Long before the Apple Store on Walnut Street, there was the Eckert-Mauchly Computer Corporation at 3747 Ridge Avenue. J. Presper Eckert and John Mauchly founded the world’s first computer company here in 1947, producing both the BINAC and UNIVAC I models– the first commercial digital computers ever– in their East Falls facility. Now home to the Marketplace at East Falls, efforts are underway to establish a computer museum in part of the building. CLICK HERE for more information.
The SS United States was once the most prestigious ship in the world. Her maiden voyage broke the Transatlantic speed record– 3 days, 10 hours, 40 minutes. Marylin Monroe, John Wayne, Bob Hope, and four U.S. presidents were among her passengers. She was designed by a Philadelphia native, William Francis Gibbs, and her soaring funnels have been a fixture of the Delaware waterfront since 1996, when she docked at Pier 82 in South Philadelphia. To learn more about recent progress in the effort to preserve the ship, CLICK HERE.
Jazz legend John Coltrane purchased this nineteenth-century Strawberry Mansion rowhome (1511 N. 33rd Street) in 1952 and lived here for the next six years. Collaborations with Miles Davis and Thelonius Monk during these years set Coltrane on a path to musical greatness, and his concurrent triumph over substance abuse led to a spiritual awakening which defined the remainder of his career. CLICK HERE for more on one of America’s most original musicians.
In 1957, Mayor Richardson Dilworth demonstrated his commitment to the redevelopment of the city’s then-downtrodden Society Hill neighborhood by commissioning architect G. Edwin Brumbaugh to design his personal residence at 225 S. 6th Street. In contrast to later redevelopment buildings that inserted modernist designs into Society Hill’s historic streetscapes, the Dilworth House is a studied period recreation by Brumbaugh. CLICK HERE for more on recent efforts to prevent demolition of significant portions of this landmark.
In 1947, media mogul Walter Annenberg hired architects Savery, Scheetz and Gilmbur to design one of the first purpose-built television studios in the nation for WFIL-TV at 46th and Market Streets in West Philadelphia. Five years later, architect Abraham Levy expanded the building. In one of the new studios, a local musical variety show named “Bandstand” premiered in 1952, and by 1957, with Dick Clark as host, “American Bandstand” was broadcasting coast to coast. The show was an instant pop sensation, hosting nearly every major rock and roll act of the 1950s and early 1960s before relocating to California in 1964. Today the building houses the Enterprise Center, which hopes to both restore the Bandstand Studio and establish a new music industry training program for local youth. CLICK HERE for more info.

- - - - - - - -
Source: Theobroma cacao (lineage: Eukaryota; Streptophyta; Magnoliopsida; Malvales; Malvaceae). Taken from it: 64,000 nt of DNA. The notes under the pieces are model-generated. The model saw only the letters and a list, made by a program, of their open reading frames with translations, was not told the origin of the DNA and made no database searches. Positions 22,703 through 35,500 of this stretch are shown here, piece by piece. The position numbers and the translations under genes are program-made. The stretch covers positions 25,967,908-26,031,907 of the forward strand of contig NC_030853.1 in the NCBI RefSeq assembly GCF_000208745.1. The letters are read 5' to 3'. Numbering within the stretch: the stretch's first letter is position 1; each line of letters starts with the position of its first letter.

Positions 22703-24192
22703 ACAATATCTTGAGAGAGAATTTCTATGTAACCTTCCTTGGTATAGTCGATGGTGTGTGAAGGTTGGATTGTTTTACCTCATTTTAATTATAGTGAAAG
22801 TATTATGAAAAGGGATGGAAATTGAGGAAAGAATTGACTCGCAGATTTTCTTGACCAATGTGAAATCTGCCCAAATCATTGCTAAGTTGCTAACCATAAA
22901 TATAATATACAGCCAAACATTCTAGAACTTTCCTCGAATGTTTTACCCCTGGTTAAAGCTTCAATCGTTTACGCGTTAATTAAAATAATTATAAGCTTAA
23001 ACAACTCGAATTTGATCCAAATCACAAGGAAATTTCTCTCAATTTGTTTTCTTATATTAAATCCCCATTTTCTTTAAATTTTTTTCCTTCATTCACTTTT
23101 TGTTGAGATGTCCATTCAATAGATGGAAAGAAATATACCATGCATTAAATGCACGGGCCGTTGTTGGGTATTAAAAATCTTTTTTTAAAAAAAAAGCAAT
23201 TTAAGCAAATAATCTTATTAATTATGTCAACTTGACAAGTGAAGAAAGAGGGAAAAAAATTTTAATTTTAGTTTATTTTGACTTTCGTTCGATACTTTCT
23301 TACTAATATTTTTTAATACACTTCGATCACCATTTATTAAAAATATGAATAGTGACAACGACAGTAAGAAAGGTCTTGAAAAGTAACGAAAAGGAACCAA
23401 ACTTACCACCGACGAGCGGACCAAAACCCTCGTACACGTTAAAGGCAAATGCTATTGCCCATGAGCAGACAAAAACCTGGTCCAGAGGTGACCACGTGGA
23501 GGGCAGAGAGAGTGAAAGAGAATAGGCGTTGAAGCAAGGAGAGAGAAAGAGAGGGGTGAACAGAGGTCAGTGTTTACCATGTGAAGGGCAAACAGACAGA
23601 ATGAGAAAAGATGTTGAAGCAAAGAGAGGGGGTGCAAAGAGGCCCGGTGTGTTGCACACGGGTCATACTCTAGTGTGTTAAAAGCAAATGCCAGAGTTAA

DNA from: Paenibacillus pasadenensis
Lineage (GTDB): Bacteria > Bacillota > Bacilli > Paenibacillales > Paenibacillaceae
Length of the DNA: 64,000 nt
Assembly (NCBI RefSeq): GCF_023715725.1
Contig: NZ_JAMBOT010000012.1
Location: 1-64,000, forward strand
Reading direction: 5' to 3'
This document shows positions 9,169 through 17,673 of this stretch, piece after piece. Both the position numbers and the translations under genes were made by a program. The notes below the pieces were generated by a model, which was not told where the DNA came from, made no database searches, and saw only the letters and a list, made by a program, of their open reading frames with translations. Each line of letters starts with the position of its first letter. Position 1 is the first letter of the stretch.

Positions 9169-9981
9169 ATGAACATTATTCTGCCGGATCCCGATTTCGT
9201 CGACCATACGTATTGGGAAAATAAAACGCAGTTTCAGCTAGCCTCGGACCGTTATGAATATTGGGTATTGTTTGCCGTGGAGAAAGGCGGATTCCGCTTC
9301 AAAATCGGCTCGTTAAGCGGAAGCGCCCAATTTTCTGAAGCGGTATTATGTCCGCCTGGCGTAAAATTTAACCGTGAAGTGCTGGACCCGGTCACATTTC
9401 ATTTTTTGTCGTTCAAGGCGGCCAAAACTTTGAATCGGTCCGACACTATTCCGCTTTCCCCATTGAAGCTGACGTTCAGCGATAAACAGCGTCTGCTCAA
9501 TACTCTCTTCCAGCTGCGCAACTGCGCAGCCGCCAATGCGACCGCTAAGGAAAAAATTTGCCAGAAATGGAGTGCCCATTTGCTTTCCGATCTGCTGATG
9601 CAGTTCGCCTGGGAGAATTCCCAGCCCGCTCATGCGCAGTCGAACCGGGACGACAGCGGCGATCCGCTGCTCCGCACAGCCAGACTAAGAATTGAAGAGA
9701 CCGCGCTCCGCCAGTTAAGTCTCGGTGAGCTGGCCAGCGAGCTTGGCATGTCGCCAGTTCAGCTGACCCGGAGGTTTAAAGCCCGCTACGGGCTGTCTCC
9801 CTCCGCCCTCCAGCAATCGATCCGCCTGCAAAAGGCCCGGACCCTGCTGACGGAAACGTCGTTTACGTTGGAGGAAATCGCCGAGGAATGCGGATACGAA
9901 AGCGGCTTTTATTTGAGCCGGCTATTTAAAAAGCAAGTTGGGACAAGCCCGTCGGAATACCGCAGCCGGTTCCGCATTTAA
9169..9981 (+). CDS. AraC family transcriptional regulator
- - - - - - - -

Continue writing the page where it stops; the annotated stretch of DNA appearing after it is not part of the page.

Now undergoing demolition, the Spectrum was once one of the country’s premier sports and entertainment arenas. The Skidmore, Owings & Merrill-designed structure at Broad and Pattison hosted three decades of 76ers basketball and Flyers hockey, and was the site of countless concerts and shows, including an infamous Pink Floyd concert that inspired the song “Comfortably Numb.” Built in 1968, it is (for now) the oldest surviving part of the South Philadelphia Sports Complex. CLICK HERE for more on the Spectrum.
Sigma Sound Studios was established by recording engineer Joe Tarsia in 1968 at 212 N. 12th Street. Its house band was M.F.S.B., whose 1974 hit “T.S.O.P (The Sound of Philadelphia)” was the theme song to Soul Train. Most of Kenny Gamble and Leon Huff’s legendary Philadelphia International Records catalog was recorded here, as was David Bowie’s album Young Americans. Considered the birthplace of disco, the studio and its regulars are the subject of THIS DOCUMENTARY by music producer Dimitri from Paris.
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